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Small changes could make a big difference to queer fans

Nix Corporan, fan support team lead at DICE, outlines a handful of ways the live music industry could make concerts safer and more inclusive for queer fans

23 Aug 2022

Nix Corporan, DICE

Small changes could make a big difference to queer fans. I’ve been thinking about ways the live industry can better serve those fans and top of the list is better inclusivity and safety.

In that sense, one thing that ticketing companies can do is give fans the option of adding a ‘preferred name’ when registering for an account. Trans and gender non-conforming people often don’t enjoy the name that they were legally given (sometimes called a “dead name” in the community), and so as a result, they’ll use a name that identifies better with themselves in their current state of being.

Last year, I bought a ticket for a friend of mine to see Kaytranada, but as their preferred name doesn’t match the name on their ID, they needed to write their legal name when registering, in the event they might need to show ID at the door. For someone seeing their legal name on the documentation, it could lead to dysphoria or trigger bad memories.

Allowing the fan to add their preferred name creates psychological safety for them

While ticketing companies and promoters may require legal names for identification purposes, their preferred name could show up on the fan-facing side of the profile but venues could still have their legal names on file.

Allowing the fan to add their preferred name creates psychological safety for them and they can feel more confident in their purchase journey. It would also let these fans know that the live industry sees them for who they are.

On the subject of psychological safety, I think a great way to enforce safety in our venues and to make queer fans feel safe is by hiring specialist security agencies like Safe Only, an exclusively queer security/welfare/harm reduction team.

Staff and security must be trained on how to search people in a way that feels safe for queer fans

Staff and security must be trained on how to search people in a way that feels safe for queer fans and how to incorporate more inclusive language.

Another thing venues and executives can start implementing is a fund that will help a trans/gender non-conforming/person of colour get a cab home. Maybe a portion of ticket sales or bar sales could be dedicated to this fund. Maybe a portion of the bar tab can go towards queer service workers as well?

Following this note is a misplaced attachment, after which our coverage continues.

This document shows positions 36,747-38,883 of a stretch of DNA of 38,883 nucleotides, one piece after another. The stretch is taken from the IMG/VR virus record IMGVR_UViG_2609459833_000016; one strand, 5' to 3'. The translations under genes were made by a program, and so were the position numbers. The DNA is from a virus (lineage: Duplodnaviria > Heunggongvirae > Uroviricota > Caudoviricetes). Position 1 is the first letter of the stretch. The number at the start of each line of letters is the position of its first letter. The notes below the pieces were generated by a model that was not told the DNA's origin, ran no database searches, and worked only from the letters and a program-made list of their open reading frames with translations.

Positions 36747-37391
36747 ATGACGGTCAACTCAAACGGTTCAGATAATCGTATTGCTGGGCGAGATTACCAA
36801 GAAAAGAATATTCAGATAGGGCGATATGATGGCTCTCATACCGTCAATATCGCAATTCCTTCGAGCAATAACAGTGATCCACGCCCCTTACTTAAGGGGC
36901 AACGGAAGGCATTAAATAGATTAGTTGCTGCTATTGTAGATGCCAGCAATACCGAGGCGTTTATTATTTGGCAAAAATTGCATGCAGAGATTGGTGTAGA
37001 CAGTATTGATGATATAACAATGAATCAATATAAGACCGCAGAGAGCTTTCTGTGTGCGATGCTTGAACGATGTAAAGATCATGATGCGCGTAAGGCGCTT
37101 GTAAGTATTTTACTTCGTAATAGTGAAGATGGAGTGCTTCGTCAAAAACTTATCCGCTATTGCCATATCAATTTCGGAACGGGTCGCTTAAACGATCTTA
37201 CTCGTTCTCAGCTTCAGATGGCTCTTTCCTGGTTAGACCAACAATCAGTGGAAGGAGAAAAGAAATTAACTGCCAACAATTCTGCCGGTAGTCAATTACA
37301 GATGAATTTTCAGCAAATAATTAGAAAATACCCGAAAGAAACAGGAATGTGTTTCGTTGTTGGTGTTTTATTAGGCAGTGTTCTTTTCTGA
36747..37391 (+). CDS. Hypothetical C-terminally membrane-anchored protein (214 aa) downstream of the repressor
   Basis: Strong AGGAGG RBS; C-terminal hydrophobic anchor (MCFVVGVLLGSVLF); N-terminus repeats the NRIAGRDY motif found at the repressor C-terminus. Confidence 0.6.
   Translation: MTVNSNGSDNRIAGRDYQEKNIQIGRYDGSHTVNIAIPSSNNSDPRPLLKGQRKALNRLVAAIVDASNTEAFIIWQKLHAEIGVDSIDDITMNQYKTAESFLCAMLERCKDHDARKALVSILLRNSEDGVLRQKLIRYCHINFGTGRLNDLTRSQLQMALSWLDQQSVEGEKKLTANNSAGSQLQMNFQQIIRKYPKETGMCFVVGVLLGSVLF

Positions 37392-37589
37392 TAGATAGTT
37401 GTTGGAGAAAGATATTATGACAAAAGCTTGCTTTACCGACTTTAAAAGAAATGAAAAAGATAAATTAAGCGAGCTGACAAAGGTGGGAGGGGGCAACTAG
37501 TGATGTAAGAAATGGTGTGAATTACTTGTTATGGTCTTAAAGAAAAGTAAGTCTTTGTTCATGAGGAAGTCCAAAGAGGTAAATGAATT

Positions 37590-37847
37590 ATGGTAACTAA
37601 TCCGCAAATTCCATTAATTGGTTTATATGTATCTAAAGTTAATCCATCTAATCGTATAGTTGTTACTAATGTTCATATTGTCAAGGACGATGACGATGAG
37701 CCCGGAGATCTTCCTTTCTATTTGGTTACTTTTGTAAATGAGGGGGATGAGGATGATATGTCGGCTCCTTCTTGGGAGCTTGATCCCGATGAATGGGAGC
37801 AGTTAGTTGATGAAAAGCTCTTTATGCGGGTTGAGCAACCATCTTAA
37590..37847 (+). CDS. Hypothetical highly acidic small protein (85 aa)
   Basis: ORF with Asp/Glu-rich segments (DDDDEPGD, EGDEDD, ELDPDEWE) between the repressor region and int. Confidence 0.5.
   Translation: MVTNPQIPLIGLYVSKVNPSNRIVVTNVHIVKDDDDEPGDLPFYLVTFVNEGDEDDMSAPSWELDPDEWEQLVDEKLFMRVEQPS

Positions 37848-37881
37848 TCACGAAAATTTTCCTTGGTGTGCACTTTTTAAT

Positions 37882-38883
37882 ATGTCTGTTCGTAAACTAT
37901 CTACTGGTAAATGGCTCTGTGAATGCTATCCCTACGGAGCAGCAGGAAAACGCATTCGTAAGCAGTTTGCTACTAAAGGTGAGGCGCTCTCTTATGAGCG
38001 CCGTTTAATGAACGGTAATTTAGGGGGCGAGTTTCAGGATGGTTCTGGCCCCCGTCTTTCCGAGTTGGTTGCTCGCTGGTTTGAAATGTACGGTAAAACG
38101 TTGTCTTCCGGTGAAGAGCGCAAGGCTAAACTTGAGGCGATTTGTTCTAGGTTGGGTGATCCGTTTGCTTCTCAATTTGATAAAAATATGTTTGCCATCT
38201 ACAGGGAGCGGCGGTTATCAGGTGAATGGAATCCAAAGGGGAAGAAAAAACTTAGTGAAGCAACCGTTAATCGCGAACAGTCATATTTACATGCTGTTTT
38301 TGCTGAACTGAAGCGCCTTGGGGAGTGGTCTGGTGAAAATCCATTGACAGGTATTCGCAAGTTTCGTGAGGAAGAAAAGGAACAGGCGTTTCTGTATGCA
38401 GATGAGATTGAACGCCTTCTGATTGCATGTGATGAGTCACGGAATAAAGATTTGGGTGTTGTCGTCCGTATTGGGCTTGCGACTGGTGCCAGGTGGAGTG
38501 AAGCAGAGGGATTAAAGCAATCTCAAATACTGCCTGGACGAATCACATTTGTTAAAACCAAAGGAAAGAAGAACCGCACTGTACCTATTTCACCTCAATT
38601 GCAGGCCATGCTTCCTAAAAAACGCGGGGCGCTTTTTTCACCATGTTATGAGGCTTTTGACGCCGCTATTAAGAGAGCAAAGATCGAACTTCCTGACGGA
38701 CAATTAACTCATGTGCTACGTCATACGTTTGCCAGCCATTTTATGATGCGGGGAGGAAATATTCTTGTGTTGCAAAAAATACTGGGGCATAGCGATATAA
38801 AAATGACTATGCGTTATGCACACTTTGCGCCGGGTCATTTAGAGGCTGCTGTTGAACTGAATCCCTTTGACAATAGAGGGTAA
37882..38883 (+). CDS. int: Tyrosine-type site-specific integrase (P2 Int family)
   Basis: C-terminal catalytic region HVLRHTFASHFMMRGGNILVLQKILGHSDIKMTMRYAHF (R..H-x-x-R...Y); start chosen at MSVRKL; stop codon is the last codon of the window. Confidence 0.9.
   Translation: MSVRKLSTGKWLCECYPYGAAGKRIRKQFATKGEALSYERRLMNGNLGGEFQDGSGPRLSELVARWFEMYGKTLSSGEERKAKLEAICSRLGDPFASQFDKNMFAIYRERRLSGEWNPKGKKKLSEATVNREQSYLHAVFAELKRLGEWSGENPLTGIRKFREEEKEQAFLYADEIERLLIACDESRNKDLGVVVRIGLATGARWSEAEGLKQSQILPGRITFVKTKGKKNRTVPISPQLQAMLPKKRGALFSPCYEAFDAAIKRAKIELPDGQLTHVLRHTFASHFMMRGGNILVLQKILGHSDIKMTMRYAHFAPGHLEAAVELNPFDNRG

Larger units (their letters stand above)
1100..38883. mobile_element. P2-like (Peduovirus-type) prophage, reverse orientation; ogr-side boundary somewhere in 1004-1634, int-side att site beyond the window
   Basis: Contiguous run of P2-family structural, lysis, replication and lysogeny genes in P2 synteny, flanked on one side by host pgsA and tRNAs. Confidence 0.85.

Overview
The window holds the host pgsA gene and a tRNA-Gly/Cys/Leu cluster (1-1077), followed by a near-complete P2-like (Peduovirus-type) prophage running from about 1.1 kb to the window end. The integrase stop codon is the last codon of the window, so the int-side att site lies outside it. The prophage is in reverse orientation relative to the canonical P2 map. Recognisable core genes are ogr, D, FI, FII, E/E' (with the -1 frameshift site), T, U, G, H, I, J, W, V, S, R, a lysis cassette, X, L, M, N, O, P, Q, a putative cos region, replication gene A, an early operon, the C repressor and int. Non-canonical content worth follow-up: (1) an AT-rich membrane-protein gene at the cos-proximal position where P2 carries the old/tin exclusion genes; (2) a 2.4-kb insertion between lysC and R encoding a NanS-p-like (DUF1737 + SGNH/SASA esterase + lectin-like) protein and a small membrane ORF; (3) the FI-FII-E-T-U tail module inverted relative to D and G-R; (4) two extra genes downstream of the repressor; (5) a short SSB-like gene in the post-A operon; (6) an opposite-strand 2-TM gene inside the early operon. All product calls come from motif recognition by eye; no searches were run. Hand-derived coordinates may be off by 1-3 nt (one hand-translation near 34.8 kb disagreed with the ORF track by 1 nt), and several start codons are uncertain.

It happens a lot here in New York City, where queer people will get hurt, or worse, on the way back from the gig. For a lot of performers, performance and art is their source of income and they’ll have to be out of a job because someone didn’t like who they are.

DICE’s mission is to get everyone outside, and my personal mission is to get everyone outside and back home

Making sure everyone gets home safe, especially a venue’s performer, should be a top priority, and I think adding this fee will show the performer the community cares about them beyond what they give us on stage. DICE’s mission is to get everyone outside, and my personal mission is to get everyone outside and back home.

The final thing, is setting up a buddy system, or queer meetups (maybe like a pregame lounge area) so people can meet up before an event begins. It would be beneficial on both a safety level and a social level, helping to strengthen our community. Some of my closest friends – scratch that, chosen family – are people I met in the lines at gigs.

We saw each other all the time in line for the same concerts and the same artists! I think meetups are a great way to uplift and join together an underrepresented community. But also, travelling in big groups would potentially decrease the risk of queer people getting in harm’s way.

 


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